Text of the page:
Graphic abstract

Keywords

Waste glass Rice husk ash Hardeners Geopolymers Microstructure Apparent density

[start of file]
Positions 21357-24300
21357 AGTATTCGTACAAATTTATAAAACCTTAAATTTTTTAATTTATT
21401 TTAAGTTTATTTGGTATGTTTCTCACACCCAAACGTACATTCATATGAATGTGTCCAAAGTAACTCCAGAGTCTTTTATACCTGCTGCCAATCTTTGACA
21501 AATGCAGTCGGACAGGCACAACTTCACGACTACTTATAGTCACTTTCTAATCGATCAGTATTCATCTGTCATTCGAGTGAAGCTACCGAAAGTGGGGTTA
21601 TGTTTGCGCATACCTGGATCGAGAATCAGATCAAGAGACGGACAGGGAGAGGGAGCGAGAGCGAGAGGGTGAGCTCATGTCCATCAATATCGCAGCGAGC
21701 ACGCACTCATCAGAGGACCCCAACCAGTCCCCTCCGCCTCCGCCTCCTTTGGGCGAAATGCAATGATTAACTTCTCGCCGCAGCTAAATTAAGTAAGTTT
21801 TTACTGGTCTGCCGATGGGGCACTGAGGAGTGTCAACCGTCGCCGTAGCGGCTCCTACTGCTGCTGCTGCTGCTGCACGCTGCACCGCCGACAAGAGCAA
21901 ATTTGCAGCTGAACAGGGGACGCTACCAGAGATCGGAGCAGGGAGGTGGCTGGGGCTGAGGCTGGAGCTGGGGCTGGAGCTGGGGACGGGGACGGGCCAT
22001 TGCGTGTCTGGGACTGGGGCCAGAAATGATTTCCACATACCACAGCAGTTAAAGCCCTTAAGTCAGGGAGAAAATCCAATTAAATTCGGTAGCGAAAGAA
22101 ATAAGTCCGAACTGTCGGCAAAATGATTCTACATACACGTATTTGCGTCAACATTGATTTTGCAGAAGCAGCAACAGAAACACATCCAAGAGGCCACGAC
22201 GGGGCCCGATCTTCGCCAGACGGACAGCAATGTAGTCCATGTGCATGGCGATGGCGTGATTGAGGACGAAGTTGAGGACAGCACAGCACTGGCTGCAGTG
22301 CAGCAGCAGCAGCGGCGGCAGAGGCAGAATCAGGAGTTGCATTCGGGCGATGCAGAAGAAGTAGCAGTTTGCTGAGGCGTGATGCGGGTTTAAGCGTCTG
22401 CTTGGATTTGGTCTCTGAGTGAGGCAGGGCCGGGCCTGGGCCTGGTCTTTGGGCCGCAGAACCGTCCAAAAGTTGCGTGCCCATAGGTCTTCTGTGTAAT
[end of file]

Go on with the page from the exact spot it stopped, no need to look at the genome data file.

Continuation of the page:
1 Introduction